Joyeux Noël à Paris!
Daily temperatures below 10°C, gray skies with bits of cold raindrops spluttering down, blasts of icy winds attacking you down every avenue you turn; yup, it's wintertime in the northern continental region of France. But luckily, being in Paris, that also means the arrival of buckets of Holiday Cheer, and thousands of sparkling lights, marchés de Noël and holiday window displays to warm your soul. In fact, there are over 130 quartiers draped with holiday lights; 12 marchés de Noël set up around the city, 5 patinoires (ice skating rinks) set up from la Tour Eiffel to the l'hôtel de Ville, 3 grands magasins with elaborately themed windows, and one grand boulevard, the Champs Elysées, considered by some to be 'The Most Beautiful Boulevard in the World', festively decked out, leading to the most spectacular display of lights this time of year in Paris. Last week, Audrey Tautou made it official. The actress and 'ambassadrice de l'élégance' of Paris presided over the annual lighting of the Champs Elysées and with a flip of her finger, the entire boulevard was illuminated with thousands of twinkling lights from Arc de Triomphe to Place de la Concorde: neon blue and pink Jetson-esque rings adorning every Plane tree on the Grand Boulevard, snowscapes draped over every fountain, and the grand finale at the end of the boulevard at Concorde, La Grande Roue of Paris. It's truly a beautiful time to be in the city, gray and raining or not.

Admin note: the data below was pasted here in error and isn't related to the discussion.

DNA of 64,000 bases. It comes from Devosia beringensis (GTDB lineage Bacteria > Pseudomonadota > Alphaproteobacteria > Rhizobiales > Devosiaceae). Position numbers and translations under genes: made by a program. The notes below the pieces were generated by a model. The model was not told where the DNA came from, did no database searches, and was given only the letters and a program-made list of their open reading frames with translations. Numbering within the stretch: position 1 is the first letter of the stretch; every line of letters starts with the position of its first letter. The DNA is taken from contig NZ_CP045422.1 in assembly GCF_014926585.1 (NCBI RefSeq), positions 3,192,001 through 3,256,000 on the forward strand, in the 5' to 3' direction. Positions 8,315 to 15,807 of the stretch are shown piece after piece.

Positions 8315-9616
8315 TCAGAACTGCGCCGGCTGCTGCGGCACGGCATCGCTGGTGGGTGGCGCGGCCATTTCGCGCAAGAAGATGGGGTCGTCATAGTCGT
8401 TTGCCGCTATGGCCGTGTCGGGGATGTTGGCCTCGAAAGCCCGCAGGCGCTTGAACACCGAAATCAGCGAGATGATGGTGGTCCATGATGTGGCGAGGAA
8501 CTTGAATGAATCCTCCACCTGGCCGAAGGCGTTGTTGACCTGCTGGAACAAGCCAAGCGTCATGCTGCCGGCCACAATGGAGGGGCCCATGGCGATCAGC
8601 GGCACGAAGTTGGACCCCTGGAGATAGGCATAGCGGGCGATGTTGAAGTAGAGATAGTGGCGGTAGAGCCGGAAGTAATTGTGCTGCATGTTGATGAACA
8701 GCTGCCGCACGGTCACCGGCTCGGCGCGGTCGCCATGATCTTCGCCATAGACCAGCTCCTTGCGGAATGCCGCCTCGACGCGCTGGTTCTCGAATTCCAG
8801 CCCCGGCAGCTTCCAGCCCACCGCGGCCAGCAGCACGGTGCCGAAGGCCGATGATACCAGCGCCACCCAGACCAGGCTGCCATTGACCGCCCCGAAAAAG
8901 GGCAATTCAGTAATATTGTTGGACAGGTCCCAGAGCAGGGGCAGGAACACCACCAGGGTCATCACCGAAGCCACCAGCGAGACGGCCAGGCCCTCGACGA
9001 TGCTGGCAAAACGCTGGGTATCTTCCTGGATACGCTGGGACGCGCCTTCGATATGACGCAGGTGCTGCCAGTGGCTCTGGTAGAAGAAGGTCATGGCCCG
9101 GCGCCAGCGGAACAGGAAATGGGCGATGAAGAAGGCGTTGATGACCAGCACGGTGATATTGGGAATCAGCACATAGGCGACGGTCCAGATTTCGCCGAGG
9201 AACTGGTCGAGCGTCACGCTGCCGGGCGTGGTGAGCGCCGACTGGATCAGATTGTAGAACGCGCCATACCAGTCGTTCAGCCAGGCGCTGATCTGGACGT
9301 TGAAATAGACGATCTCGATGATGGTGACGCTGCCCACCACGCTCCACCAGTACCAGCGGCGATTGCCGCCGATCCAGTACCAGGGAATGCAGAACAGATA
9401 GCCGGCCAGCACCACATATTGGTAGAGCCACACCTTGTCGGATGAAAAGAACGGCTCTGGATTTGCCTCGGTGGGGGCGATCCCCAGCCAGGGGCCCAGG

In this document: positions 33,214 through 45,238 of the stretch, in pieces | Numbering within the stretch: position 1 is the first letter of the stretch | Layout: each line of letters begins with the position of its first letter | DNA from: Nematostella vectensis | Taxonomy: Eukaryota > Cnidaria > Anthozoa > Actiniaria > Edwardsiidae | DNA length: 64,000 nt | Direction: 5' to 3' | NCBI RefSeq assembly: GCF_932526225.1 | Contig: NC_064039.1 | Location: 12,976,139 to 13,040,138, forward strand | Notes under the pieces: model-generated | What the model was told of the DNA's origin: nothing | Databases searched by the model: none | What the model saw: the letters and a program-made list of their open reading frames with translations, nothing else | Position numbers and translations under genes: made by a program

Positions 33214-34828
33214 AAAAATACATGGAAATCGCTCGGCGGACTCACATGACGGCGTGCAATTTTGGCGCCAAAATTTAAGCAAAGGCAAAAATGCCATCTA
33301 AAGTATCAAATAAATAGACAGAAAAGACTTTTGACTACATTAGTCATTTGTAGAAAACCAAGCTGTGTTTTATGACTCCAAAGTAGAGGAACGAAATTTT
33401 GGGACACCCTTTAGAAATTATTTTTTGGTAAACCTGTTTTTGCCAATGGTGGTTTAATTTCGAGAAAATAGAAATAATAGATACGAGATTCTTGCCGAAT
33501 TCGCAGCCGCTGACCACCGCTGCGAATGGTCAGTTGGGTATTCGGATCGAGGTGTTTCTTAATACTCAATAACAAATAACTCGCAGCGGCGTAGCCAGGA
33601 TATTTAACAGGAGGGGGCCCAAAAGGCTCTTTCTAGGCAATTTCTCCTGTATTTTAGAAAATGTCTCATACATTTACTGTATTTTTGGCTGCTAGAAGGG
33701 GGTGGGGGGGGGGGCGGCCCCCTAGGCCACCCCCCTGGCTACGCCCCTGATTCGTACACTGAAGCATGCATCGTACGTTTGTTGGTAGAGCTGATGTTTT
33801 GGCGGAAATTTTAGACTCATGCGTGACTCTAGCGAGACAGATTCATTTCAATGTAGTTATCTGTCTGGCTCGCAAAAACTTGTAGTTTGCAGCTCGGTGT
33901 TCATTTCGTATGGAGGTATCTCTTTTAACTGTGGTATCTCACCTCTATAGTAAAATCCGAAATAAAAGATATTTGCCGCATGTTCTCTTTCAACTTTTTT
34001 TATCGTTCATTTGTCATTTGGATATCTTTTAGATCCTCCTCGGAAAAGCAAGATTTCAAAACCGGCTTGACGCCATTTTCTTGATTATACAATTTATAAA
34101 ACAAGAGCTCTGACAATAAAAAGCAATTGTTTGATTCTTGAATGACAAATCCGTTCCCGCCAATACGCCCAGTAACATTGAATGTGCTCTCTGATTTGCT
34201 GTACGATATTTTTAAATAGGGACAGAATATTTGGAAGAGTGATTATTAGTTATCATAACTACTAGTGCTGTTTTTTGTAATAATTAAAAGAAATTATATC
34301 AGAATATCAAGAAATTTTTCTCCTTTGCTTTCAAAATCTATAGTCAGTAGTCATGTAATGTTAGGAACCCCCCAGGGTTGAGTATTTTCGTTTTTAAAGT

The last time I was in the city for the holidays, it was for the grand New Years 2000 celebration with my sister. It was that night that le Tour Eiffel was illuminated for the first time with thousands of LED lights. Some Parisians detest the sight, but I adore it. Watching the tower sparkle like a thousand Swarovski crystals filled me with a sense of magic that only Paris can posses. Even now, when I see it glittering across the Seine it reminds me of that truly spectacular New Years Eve where we drank Champagne at the foot of the sparkling tower with a group of crazy Italians then partied on the fantastically dream-like stage of the Champs Elysées until dawn. The Parisians certainly know how to celebrate the holidays, and so this time of year is fantastically magical.
The marchés du Noël are especially charming, like little county fairs that pop up along the narrow streets of the quartiers and in the taxi drop-off zones of train stations. At Gare de l'Est, the theme of the market is Alsatian gastronomy, as this is the station that serves the Alsatian region of France and cities such as Strasbourg and Vienna. Alsatian wine, foie gras, pain d'épice, Stöllen and the cured meats and sausages of the border towns are available for tasting and purchase. Up on Montmartre, it's a more traditional Christmas market, serving vin chad and chocolat l'ancienne (with Chantilly) at the foot of Sacre Coeur, with face painting, handmade crafts, carnival rides for the kiddies and an appearance of Père Noël himself.